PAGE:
Plant foods, plasma enterolactone and breast cancer - with a focus on estrogen receptor status and genetic variation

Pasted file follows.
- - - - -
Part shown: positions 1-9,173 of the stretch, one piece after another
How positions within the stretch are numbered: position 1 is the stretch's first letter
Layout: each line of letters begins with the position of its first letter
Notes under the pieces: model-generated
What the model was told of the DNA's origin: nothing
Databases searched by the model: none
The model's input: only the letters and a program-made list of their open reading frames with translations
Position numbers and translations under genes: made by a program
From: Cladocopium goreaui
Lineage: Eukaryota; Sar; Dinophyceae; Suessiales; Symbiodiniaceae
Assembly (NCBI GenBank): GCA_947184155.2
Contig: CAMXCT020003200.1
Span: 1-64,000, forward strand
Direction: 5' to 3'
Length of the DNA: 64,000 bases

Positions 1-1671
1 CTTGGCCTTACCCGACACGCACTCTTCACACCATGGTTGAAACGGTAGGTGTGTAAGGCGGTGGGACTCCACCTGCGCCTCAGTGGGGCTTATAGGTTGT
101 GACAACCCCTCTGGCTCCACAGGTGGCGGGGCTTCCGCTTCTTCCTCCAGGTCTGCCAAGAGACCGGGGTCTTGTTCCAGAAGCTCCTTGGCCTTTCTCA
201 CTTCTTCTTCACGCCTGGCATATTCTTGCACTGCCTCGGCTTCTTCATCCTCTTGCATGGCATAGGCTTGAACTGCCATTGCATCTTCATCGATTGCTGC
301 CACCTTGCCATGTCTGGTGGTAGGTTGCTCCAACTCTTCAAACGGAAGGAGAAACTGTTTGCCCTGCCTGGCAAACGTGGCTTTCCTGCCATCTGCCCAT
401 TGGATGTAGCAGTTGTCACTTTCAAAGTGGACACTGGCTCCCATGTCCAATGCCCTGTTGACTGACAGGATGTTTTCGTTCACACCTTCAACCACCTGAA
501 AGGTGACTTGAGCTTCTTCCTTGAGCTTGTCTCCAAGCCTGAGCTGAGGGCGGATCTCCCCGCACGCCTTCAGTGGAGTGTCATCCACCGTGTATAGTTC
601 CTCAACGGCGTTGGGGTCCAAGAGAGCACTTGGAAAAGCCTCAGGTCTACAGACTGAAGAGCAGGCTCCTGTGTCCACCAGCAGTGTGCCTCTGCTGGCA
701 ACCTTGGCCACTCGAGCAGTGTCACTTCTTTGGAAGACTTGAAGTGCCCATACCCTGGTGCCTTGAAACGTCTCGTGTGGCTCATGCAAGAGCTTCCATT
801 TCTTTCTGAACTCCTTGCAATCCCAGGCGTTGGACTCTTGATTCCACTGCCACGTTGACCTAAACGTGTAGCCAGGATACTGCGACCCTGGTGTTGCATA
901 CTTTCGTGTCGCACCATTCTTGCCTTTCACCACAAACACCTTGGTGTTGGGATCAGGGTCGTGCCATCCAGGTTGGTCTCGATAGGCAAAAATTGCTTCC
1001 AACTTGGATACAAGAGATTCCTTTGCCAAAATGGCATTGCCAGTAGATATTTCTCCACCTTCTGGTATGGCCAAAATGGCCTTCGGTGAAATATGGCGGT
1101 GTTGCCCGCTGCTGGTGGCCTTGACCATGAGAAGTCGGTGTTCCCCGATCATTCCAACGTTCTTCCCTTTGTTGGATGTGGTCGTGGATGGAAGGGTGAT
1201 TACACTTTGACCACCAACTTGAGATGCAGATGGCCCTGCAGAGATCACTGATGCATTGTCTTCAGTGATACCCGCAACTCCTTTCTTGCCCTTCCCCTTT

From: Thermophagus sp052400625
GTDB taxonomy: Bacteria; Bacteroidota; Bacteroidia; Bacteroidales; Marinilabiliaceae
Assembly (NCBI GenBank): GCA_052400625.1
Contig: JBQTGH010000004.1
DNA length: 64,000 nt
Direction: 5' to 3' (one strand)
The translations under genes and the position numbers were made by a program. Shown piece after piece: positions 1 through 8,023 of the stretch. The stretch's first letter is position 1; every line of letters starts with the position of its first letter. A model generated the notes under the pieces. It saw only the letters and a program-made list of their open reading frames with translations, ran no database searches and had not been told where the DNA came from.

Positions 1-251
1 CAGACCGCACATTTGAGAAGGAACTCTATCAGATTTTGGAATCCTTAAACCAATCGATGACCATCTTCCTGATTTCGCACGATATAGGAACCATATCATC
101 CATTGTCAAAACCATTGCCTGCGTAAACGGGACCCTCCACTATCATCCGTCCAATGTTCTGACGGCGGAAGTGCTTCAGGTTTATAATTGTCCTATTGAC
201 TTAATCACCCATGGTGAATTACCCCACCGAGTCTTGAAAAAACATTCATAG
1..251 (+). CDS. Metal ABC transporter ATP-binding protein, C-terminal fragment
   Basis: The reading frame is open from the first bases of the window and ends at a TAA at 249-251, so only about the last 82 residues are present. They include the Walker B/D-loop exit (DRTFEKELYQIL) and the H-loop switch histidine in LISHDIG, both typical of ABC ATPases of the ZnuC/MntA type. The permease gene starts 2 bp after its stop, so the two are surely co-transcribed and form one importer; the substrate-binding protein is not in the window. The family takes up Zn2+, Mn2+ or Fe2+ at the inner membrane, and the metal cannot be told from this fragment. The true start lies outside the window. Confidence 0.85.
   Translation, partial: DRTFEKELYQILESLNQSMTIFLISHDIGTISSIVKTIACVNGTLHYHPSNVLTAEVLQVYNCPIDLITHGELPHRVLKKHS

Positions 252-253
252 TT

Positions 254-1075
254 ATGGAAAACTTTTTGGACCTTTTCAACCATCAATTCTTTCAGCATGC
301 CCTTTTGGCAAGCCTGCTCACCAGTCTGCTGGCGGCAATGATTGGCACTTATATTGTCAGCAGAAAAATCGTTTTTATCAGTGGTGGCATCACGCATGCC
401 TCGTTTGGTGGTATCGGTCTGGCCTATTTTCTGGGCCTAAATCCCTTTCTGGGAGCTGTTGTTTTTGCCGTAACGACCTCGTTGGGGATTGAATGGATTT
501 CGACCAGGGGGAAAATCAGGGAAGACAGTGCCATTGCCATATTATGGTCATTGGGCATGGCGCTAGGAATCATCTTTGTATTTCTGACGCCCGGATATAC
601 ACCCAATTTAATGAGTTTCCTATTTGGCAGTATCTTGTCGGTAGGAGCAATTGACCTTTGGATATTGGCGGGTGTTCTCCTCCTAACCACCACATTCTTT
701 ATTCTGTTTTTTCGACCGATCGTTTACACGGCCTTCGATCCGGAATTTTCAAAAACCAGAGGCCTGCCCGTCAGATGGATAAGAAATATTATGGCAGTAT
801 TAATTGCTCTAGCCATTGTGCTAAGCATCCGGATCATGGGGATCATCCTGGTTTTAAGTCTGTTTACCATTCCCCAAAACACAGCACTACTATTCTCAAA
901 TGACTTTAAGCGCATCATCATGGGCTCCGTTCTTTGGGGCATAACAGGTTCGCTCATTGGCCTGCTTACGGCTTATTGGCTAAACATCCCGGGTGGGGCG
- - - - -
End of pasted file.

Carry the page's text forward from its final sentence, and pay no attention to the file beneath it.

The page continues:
Sammanfattning: Diets high in fibre have previously been associated with decreased risk of breast cancer in the Malmö Diet and Cancer cohort. Several potent compounds may exist in high-fibre diets that might protect against breast cancer, for example lignans. Plant lignans are converted to enterolactone by the gut microflora and are similar in structure to estrogens. Enterolactone may interact with the estrogen receptors (ERs) and, therefore, inhibit the effect of estrogens. The aim of this doctoral project was to prospectively examine if plant food intakes and enterolactone blood concentrations were associated with breast cancer, and to examine if the association differed depending on ER status of the tumours or variation in the ER genes. Information (including high validity dietary data) from the Malmö Diet and Cancer cohort with baseline examinations from 1991 to 1996 was used. Among 15,773 women, 45-73 years at baseline, without prevalent cancer, 544 women were diagnosed with breast cancer until 31 December 2004. High intakes of high-fibre bread were associated with decreased risk of breast cancer. When restricting the analyses to individuals with suggested more stable food habits, a decreased breast cancer risk were also observed with high intakes of fruit, berries and vegetables. High-fibre bread and fruit and berries were the main dietary determinants of enterolactone concentration. In addition, obesity and smoking was associated with lower enterolactone concentrations. High enterolactone concentrations (>16 nmol/L) was associated with decreased breast cancer risk. When stratifying for fibre intake, a decreased breast cancer risk with high enterolactone concentration was only observed among individuals with high fibre intakes. Relatively high variation of enterolactone within and between individuals was observed; the association between enterolactone and risk of breast cancer is likely attenuated. The reduced breast cancer risk with high enterolactone concentrations was only observed for ER?-positive and ER?-negative tumours. Breast cancer risk was not significantly associated with any of the selected polymorphisms in the ER? and ER? genes. However, the protective effect of high enterolactone concentration was seen in subgroups of the individuals with specific genetic variants, and a tendency towards an interaction between a polymorphism in intron 3 of the ER? gene and enterolactone concentrations was observed. In conclusion, a high-fibre diet including high-fibre bread, fruit, berries and vegetables will likely reduce the risk of breast cancer in middle aged and older women. The protective effect of a high-fibre diet might be due to its content of lignans.
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